The teens were granted this rare chance thanks to their participation in MGDC’s “All-City Panorama” project. Last December, the NYC-area teens auditioned for the six-month workshop. Starting in January, they spent each Saturday in classes and rehearsals.
Mariel Kennedy, a 16-year-old dancer from Watchung, NJ, tells DS she was thrilled to be a part of the program. She says the experience was “not just about dancing, but about understanding the dances and the messages behind them.” —Colleen Bohen
Harlequin Awards 20 Dance Scholarships
American Harlequin is making dance training more accessible for the 20 young dancers who were recently named winners of its annual scholarship contest.
Elise Budowanec, an 18-year-old dancer from The DNA of Dance in Independence, OH, received the top prize of $5,000, which she’ll use to attend Broadway Dance Center’s summer internship program in NYC.
Here are the other winners:
- Lynne Schabhetl, Bridgton, ME, Casco Bay Movers, $3,000
- Stephanie Terrell, San Antonio, TX, Kathy MarFin’s Dance School, $3,000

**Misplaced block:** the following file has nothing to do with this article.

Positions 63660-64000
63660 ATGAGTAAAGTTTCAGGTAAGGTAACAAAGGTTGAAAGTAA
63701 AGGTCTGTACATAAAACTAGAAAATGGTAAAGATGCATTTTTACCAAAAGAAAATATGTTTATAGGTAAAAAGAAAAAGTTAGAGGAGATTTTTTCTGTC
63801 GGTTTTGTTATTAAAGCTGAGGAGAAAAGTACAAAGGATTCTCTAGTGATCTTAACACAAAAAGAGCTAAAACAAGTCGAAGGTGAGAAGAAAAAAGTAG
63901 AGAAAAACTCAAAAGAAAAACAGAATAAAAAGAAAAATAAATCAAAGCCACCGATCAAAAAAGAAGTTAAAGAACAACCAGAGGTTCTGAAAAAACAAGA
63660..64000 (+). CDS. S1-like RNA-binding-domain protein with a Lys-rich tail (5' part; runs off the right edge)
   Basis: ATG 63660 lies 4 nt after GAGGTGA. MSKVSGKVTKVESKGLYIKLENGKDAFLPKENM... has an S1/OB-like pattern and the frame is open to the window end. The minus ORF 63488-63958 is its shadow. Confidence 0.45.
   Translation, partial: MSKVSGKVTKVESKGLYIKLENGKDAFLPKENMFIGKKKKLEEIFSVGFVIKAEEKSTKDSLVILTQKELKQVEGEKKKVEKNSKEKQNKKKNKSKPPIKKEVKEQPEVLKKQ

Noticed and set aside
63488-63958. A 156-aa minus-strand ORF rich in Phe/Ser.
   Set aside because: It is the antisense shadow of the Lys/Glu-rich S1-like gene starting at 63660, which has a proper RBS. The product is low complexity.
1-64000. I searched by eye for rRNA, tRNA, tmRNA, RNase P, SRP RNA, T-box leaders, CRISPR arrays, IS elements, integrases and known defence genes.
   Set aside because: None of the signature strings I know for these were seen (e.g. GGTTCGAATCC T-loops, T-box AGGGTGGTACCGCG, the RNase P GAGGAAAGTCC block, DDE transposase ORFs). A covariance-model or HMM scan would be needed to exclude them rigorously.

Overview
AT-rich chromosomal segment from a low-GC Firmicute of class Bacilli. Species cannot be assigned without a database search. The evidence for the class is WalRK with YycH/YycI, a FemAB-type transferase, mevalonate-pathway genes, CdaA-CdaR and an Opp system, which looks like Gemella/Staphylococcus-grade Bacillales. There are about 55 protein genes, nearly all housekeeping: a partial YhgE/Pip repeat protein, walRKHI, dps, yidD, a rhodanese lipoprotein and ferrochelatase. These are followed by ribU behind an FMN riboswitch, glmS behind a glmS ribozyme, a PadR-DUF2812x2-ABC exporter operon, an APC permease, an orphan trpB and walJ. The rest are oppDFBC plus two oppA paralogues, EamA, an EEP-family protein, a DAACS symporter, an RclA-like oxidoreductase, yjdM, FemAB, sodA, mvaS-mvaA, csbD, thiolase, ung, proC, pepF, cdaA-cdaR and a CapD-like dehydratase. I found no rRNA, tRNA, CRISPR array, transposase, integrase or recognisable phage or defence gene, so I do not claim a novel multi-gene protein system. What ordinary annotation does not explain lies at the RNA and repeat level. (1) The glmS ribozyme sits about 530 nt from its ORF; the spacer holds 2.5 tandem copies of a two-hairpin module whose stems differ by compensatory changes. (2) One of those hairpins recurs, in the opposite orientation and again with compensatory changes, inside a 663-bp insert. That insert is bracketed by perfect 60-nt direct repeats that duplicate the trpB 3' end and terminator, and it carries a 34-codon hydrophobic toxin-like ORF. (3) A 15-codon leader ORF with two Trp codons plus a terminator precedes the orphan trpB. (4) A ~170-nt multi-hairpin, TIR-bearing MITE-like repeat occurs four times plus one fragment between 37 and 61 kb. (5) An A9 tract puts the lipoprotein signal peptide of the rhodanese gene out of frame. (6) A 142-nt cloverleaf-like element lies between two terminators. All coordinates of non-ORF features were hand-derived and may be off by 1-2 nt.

- Rachel Halliwell, Garden City, MI, Dance Express, $2,000
- Susan McNulty, Massapequa, NY, Body Language Dance Studio, $2,000
- Chelsey Rilatos, Grinnell, IA, Michelle’s Dance Academy, $2,000
- Jocelyn Bold, Janesville, WI, Dance Attitudes, $1,000
- Kenji Igus, Culver City, CA, University of California, Los Angeles, $1,000
- Emily Badeau, Manchester, NH, Dimensions In Dance, $500
- Whitleigh Cook, Pineville, NC, University of North Carolina, $500
- Kaitlin Finnegan, Toms River, NJ, Denise Daniele Dance Studio, $500
- Caitlyn Goggin, Southingon, CT, Evjen Academy of Performing Arts, $500
- Kara Heinz, San Antonio, TX, Earle Cobb Dance Studio, $500
- Grace Kernohan, Hollywood, FL, Dance Explosion, $500
- Tova Kline, Plano, TX, Rosemeade Rec Center, $500
- Lauren Lizewski, Severna Park, MD, Severna Park High School, $500
- Danielle Mattar, Flint, MI, Western Michigan University, $500
- Morgan Mylod, Riva, MD, South River High School, $500
- Radhika Patel, Newark, DE, Ghungroo Creations, $500
- Gina Toscano, Clarksboro, NJ, University of the Arts, $500
Want your own shot at some dance cash? Fill out an application for this year’s contest at harlequinfloors.com by November 1.—Jenny Thompson
D.A.R.E. Dance Celebrates 10 Years